4:19 PM
@AndrasDeak thanks:)
well I noticed that but I thought it was really strange that & has a higher precedence than >
 
it's exclusively binary and, so it makes sense
a > b will be a bool using native python types, and & among bools is not very useful (if you have and/or etc.)
 
now I'm wondering, why wouldn't they just implement the usual and for np arrays instead?
I just feel like if you're doing bitwise stuff in a high level language like python you're doing something wrong
 
@flawr because what should it be? Native python types are truthy if they are not empty. But having bool(np.array([0, 0])) be True would be confusing
the half-serious Zen of Python says "in the face of ambiguity refuse the temptation to guess", which is a great guideline
OK, I see the issue. So: the thing is you can't implement and, x and y will always rely on bool(x) and bool(y), and the issue is implementing ndarray.bool
 
I thought you could redefine and?
ah no you can only redefine the bitwise and
kinda strange that .__and__ refers to the bitwise &, and not to the normal and
@AndrasDeak well in this case they probably say you should guess wrong=P
too bad you cannot even redefine the precedence or associativity:/
 
Interesting problem, I feel like there must be a neater solution than what I've provided: stackoverflow.com/q/58802626/3978545
 
4:37 PM
@Wolfie anonymous functions ftw:P
 
@flawr you can do a lot of weird things abusing the existing protocols, so I don't mind much
 
anyway, thanks for the explanation!
 
correspondingly "bool(x) calls x.__bool__() which returns a bool" is a rare example in python (the last part about guaranteeing a bool return value)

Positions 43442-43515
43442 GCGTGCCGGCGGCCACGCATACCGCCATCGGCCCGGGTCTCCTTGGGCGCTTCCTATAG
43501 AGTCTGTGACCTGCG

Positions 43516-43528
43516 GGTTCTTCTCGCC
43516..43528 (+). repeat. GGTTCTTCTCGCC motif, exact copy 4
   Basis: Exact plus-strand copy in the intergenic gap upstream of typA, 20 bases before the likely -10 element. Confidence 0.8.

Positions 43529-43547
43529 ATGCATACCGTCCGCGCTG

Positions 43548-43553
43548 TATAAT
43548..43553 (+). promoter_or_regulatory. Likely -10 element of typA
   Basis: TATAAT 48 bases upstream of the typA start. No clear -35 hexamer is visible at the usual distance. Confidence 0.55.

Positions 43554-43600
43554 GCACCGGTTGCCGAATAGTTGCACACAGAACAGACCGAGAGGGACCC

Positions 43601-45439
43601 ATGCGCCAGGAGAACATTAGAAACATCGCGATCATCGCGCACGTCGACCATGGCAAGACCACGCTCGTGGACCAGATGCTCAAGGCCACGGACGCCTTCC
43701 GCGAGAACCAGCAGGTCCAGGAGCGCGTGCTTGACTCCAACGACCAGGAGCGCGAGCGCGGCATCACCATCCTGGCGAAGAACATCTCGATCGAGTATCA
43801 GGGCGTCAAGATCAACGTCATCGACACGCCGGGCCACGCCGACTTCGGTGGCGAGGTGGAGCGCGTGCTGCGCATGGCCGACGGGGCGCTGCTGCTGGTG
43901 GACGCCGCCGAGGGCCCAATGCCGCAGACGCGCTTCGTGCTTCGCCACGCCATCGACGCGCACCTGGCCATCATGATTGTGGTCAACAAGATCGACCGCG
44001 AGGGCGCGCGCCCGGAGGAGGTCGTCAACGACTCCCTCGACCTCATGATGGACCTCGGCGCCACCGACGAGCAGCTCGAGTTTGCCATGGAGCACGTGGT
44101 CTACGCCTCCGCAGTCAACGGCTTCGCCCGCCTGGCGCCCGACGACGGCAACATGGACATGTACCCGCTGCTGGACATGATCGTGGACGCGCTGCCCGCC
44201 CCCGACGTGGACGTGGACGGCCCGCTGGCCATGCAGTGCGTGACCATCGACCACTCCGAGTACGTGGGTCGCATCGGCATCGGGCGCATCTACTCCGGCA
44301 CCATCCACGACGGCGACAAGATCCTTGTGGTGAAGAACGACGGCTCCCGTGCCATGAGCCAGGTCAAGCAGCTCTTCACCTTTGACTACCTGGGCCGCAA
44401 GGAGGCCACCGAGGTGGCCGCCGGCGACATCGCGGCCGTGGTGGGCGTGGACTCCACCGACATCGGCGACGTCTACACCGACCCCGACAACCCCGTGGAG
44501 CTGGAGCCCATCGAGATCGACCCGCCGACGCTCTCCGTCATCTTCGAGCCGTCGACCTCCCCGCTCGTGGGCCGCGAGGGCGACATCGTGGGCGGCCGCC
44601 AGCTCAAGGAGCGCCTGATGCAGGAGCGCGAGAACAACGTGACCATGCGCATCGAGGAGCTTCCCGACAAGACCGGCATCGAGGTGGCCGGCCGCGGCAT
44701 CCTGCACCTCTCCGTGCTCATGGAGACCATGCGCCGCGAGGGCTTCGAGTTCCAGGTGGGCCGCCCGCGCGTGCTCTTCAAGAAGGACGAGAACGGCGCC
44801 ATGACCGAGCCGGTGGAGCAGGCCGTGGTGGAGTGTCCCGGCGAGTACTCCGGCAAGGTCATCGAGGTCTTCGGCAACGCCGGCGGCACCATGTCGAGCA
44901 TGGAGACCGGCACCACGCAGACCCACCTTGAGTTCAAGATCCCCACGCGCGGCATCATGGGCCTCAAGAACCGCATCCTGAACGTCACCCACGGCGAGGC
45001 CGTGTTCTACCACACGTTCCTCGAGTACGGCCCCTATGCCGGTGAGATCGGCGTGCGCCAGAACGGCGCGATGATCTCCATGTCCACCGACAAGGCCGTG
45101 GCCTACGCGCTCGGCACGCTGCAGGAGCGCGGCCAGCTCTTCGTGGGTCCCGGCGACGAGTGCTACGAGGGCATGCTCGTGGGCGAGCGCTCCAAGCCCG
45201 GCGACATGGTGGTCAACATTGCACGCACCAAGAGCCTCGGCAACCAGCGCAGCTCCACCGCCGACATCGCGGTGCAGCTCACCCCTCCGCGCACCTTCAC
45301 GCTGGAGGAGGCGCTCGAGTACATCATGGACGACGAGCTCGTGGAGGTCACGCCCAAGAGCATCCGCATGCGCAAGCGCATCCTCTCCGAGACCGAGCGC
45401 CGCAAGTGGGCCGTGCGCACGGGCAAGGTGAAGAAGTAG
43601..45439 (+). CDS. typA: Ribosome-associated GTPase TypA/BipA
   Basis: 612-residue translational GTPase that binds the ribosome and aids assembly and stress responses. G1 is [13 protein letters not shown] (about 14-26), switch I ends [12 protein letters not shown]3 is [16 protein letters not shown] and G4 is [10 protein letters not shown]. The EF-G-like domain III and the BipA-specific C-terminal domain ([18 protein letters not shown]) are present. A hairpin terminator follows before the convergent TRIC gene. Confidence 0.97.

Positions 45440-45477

@flawr anytime :)
 
 
1 hour later…
5:47 PM
@AndrasDeak Have the spoiled vpa in 5.1? :-D
That reminded me of
Jan 25 '16 at 0:34, by Andras Deak
BWAHAHAHAHAHA
 
:D
it's not impossible that my octave is somehow borked, although I'm using debian packaging. Python 2 support is getting sketchy, which might be related.
 
You should move to windows 10
with MSword
 
>:(
 
it has good python support!
 
And draw in Paint
 
5:49 PM
@LuisMendo colon is a built-in now :(
 
@LuisMendo the best scientific tool for graphs
the newer Paint3D is even greater
 
Greater as in more bytes?
 
you can do the same crappy drawings, BUT IN 3D
IMAGE HOW COOL YOUR FFTs LOOK in 3D
 
:-D
Do they like bikes in Amsterdam? They do like bikes in Amsterdam
 
Octave comes in a 31MB tar. MATLAB should take notes...
 
5:56 PM
 
@LuisMendo there are at least 5
@AndrasDeak They tried, but typoed the M for a G
 
:D
MATLAB has much more functionality than octave, but not 500x...
ooh, octave is written in C
 
peppers.png, 25Gb
 
DEFUN (colon, args, ,
       doc: /* -*- texinfo -*-
@deftypefn  {} {@var{r} =} colon (@var{base}, @var{limit})
@deftypefnx {} {@var{r} =} colon (@var{base}, @var{increment}, @var{limit})
Return the result of the colon expression corresponding to @var{base},
@var{limit}, and optionally, @var{increment}.

This function is equivalent to the operator syntax
@w{@code{@var{base} : @var{limit}}} or
@w{@code{@var{base} : @var{increment} : @var{limit}}}.
@seealso{linspace}
@end deftypefn */)
{
  int nargin = args.length ();
no more funky comments
 
@AndrasDeak Write in c, write in C, write in C, write in C / Java's not the answer / Write in C
 
5:59 PM
colon(3,4) works now :P
Jan 25 '16 at 0:30, by Andras Deak
I've just realized: we've only tested vpa on my octave.
Jan 25 '16 at 0:30, by Andras Deak
IT HAS NEVER WORKED ARGH:D
listen to that guy, he seems to know what he's talking about ^
 
I do not trust him
 
@AndrasDeak that octave-like whitespace use in function calls creeps me out...
 
@AndrasDeak What about colon('A':'C')? Does it still error?
 
yup
error: Invalid call to colon.  Correct usage is:

 -- R = colon (BASE, LIMIT)
 -- R = colon (BASE, INCREMENT, LIMIT)
 
I assume diff('abc')too
 
6:05 PM
yup, "X must be numeric or logical"